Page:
One may wonder how this genealogy of Jesus became a Gospel. For the Jews, the family tree contained only the names of the fathers because the women then were treated as second-class citizens. Yet, in the family of Jesus Christ, there were five women mentioned. That in itself is good news because for Jesus Christ, as far as St. Matthew was concerned, there is equality between man and woman. The women took the same positions as the men in the family tree. It shows that Christ comes to save not only men but all people – men and women.

That is the first good news – before Christ came, women were second-class creatures; with Christ, men and women occupy the same position. They are equally children of the Father.

The second good news is just implied. There were five women, the last one was Mary. The five women mentioned in the genealogy of Jesus Christ were not very good women. Tamar was married. She was so ambitious that she seduced her father-in-law and begot a son by him so she could acquire some property in Juda. Ruth was a foreigner and for the Jews, a foreigner was a tainted creature. Rehab was a prostitute. Bathsheba was the mistress of David. Her husband was a general in the army. David sent him to the front line of battle and was killed.

These four women – sinful and blemished as they were – were included in the family tree of Jesus Christ. What is good about this news?

The good news is that the salvation promised to us by God continues to happen in spite of man’s sinfulness. The good news is that our sinfulness cannot change the desire of God to save us because the greatest of all human sins is still nothing compared to the greatness of God’s mercy.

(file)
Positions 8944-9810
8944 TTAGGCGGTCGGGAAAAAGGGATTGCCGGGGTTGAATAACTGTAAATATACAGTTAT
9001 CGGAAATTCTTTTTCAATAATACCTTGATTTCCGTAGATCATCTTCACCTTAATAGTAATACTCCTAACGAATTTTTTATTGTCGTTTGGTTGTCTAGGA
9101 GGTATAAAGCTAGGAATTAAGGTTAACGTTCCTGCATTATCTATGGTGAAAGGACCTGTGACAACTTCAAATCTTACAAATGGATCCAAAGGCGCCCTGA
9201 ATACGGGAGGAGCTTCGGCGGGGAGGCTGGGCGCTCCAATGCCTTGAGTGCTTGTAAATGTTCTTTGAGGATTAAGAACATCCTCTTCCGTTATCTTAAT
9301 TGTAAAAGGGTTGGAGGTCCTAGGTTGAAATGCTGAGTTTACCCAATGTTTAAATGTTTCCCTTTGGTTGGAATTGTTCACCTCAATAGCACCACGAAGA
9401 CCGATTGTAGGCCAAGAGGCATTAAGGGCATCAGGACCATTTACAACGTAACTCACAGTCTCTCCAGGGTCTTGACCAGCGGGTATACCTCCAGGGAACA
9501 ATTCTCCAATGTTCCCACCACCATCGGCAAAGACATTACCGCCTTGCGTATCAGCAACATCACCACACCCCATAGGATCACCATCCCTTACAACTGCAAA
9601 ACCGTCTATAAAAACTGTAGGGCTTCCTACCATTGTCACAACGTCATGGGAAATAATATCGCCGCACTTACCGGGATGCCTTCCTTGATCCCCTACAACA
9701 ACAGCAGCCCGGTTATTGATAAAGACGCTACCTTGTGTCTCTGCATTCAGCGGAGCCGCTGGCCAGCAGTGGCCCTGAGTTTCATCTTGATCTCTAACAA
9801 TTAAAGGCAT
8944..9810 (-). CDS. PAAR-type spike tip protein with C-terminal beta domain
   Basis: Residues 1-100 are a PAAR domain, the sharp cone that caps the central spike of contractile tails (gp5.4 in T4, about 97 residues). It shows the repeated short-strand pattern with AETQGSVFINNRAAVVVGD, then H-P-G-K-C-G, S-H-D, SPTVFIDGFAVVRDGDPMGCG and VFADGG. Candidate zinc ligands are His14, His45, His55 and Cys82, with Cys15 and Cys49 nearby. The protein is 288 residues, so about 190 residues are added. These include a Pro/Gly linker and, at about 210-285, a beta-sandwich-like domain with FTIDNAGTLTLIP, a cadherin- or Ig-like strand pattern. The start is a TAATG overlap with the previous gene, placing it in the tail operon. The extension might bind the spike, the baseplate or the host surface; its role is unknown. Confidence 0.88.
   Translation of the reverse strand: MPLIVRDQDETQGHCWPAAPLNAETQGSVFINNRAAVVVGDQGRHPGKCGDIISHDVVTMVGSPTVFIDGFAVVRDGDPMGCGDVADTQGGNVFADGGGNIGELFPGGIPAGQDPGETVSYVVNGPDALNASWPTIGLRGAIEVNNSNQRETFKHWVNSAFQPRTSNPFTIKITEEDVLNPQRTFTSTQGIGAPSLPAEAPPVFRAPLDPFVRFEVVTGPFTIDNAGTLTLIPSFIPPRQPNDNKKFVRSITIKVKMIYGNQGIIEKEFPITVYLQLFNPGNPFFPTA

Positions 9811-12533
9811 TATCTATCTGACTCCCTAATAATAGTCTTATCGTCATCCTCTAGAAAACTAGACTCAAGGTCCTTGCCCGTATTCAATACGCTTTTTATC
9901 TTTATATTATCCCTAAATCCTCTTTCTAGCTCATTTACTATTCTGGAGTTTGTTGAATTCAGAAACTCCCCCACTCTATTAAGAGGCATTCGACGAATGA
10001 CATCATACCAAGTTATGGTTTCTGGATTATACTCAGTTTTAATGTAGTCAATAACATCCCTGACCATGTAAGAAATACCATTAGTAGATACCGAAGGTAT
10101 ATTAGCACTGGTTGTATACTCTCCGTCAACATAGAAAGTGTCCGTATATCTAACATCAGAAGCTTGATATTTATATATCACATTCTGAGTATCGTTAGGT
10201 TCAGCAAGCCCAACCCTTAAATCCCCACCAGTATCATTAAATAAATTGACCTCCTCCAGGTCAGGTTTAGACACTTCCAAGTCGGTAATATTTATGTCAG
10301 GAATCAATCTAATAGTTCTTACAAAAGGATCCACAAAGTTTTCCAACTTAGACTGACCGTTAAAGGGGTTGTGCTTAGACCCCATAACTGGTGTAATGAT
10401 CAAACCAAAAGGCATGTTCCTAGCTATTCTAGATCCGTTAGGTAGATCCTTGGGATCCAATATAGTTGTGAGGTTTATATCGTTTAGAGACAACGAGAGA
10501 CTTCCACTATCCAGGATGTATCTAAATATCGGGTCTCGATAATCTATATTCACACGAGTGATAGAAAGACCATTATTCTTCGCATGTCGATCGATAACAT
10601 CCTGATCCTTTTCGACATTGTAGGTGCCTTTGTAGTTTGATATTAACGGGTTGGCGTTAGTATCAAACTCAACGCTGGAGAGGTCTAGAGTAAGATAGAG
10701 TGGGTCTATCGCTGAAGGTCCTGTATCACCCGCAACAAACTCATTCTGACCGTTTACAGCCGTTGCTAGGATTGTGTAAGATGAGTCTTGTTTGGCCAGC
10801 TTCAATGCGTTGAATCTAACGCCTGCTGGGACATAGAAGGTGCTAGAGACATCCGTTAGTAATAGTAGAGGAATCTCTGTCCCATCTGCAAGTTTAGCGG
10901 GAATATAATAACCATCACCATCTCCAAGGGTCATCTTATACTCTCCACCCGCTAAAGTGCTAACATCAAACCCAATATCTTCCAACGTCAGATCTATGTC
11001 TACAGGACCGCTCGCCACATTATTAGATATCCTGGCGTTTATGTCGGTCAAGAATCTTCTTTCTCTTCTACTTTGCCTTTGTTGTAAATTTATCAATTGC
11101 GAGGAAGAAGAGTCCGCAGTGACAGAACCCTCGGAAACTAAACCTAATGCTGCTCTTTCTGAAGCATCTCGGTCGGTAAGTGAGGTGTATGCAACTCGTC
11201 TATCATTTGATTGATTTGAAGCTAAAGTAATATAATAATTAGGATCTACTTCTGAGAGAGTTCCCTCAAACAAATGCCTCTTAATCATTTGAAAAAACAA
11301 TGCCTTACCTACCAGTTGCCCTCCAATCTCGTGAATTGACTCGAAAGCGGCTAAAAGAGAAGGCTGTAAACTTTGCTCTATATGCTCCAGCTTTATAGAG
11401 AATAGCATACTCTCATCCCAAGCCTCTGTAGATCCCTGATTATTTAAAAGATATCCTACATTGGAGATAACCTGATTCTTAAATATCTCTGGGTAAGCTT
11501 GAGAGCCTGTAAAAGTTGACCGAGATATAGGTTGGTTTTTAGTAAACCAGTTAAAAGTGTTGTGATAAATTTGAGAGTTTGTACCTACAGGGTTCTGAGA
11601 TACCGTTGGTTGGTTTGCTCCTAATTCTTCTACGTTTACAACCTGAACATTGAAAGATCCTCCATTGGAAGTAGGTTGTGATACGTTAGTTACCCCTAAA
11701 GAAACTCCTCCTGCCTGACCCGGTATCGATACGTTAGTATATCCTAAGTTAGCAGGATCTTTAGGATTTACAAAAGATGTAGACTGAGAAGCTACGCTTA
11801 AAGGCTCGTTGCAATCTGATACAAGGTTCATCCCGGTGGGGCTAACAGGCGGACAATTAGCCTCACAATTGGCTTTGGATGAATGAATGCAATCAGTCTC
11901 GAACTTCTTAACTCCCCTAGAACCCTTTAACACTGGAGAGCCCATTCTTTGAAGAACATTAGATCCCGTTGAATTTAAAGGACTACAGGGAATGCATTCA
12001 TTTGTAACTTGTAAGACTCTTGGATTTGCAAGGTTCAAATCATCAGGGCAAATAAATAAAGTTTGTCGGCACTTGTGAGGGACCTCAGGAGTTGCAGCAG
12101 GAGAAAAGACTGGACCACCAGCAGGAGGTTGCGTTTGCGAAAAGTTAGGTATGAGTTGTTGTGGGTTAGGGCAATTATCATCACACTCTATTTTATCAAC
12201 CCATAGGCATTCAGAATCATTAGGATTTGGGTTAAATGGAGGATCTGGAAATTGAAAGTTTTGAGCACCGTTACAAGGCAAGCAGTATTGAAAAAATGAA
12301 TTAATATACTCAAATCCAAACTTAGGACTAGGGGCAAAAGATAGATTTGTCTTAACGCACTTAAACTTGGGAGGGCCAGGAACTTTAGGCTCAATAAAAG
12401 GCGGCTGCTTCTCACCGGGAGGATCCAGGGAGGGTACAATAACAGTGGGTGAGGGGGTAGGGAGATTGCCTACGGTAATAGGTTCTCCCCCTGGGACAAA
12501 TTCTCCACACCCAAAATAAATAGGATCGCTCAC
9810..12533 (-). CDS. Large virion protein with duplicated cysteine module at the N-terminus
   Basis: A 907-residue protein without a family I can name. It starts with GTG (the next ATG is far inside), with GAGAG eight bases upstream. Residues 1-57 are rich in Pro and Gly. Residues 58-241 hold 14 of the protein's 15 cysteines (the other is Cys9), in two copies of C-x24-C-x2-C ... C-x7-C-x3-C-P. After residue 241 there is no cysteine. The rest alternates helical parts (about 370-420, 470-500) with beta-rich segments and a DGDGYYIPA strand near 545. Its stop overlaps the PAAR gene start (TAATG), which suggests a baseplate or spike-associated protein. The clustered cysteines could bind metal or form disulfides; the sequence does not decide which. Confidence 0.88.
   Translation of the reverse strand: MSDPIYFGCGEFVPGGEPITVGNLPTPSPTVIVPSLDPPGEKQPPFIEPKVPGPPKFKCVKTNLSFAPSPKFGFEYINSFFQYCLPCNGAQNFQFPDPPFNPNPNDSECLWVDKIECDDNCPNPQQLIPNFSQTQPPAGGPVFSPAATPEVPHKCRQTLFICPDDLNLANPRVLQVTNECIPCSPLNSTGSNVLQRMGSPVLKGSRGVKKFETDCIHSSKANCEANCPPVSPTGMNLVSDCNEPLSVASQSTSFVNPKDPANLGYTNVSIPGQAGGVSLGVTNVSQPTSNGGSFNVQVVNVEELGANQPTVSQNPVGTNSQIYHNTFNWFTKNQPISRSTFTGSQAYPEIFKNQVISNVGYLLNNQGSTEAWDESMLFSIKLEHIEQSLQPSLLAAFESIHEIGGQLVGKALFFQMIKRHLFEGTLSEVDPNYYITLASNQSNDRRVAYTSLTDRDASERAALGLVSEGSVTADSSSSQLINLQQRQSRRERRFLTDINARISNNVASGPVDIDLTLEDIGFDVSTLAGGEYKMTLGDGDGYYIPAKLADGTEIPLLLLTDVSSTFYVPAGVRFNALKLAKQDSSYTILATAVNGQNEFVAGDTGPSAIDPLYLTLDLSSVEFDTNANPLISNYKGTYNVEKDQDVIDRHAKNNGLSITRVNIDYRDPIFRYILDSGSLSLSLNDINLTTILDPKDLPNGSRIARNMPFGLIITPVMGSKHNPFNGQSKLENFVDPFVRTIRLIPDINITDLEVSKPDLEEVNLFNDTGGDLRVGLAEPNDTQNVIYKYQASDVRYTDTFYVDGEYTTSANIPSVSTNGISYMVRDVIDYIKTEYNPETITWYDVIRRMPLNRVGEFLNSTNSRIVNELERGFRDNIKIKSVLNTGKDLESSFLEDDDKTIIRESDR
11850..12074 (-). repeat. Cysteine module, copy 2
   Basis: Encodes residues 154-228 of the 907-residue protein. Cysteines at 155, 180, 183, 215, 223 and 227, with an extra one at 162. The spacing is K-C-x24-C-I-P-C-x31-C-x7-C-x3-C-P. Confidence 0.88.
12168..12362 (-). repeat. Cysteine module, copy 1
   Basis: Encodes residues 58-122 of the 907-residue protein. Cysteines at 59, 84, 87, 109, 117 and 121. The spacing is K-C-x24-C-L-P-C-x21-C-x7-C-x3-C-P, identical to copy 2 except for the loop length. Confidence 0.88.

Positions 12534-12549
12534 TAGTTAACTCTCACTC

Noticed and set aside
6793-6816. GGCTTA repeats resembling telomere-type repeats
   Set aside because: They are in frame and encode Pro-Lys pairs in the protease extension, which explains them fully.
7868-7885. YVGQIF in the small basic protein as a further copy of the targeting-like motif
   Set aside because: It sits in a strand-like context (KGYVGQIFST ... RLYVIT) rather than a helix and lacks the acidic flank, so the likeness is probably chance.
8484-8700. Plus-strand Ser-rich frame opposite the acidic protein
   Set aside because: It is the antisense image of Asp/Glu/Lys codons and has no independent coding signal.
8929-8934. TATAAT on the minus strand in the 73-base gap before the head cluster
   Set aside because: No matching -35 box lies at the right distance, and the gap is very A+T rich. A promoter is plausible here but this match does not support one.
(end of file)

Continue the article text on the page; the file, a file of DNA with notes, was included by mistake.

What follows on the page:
How can you imagine that from a family tree with so many blemished people, salvation happens for us?

Salvation happens because God’s mercy, God’s love, is greater that the greatest of our sins.

Let us thank the Lord for such goodness to us. Look into your lives, see how you have sinned. See the mistakes you have committed and see how much God loves you in spite of your mistakes, in spite of your sins.

All of us are sinners, all of us have committed sins. And yet, when we look into our own history, we are bound to discover that the moment after we commit a sin is precisely the very occasion when God’s love for us becomes even stronger.

Thank the Lord for such love. Thank the Lord for such mercy. Thank the Lord that He is so powerful. He can work wonders in spite of our own sinfulness.

Mt. 1:1-17
Only Jesus, Always Jesus

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